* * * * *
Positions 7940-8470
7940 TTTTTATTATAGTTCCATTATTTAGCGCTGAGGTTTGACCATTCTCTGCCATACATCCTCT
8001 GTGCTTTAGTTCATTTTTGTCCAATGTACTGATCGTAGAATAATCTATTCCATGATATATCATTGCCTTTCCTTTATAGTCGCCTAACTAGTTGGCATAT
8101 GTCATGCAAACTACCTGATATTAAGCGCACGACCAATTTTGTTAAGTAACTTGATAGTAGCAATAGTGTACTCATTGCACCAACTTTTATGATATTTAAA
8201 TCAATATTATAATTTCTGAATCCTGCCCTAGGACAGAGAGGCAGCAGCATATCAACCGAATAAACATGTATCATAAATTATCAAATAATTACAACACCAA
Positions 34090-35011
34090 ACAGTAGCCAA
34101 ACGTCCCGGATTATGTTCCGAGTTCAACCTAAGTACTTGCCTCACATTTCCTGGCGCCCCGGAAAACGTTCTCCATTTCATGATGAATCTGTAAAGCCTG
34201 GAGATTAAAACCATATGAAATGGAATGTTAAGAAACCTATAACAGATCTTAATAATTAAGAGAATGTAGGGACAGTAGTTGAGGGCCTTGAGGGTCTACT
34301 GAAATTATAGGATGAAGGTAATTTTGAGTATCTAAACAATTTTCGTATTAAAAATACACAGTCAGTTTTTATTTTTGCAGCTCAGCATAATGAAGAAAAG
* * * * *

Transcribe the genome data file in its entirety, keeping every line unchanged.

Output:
Positions 7940-8470
7940 TTTTTATTATAGTTCCATTATTTAGCGCTGAGGTTTGACCATTCTCTGCCATACATCCTCT
8001 GTGCTTTAGTTCATTTTTGTCCAATGTACTGATCGTAGAATAATCTATTCCATGATATATCATTGCCTTTCCTTTATAGTCGCCTAACTAGTTGGCATAT
8101 GTCATGCAAACTACCTGATATTAAGCGCACGACCAATTTTGTTAAGTAACTTGATAGTAGCAATAGTGTACTCATTGCACCAACTTTTATGATATTTAAA
8201 TCAATATTATAATTTCTGAATCCTGCCCTAGGACAGAGAGGCAGCAGCATATCAACCGAATAAACATGTATCATAAATTATCAAATAATTACAACACCAA
Positions 34090-35011
34090 ACAGTAGCCAA
34101 ACGTCCCGGATTATGTTCCGAGTTCAACCTAAGTACTTGCCTCACATTTCCTGGCGCCCCGGAAAACGTTCTCCATTTCATGATGAATCTGTAAAGCCTG
34201 GAGATTAAAACCATATGAAATGGAATGTTAAGAAACCTATAACAGATCTTAATAATTAAGAGAATGTAGGGACAGTAGTTGAGGGCCTTGAGGGTCTACT
34301 GAAATTATAGGATGAAGGTAATTTTGAGTATCTAAACAATTTTCGTATTAAAAATACACAGTCAGTTTTTATTTTTGCAGCTCAGCATAATGAAGAAAAG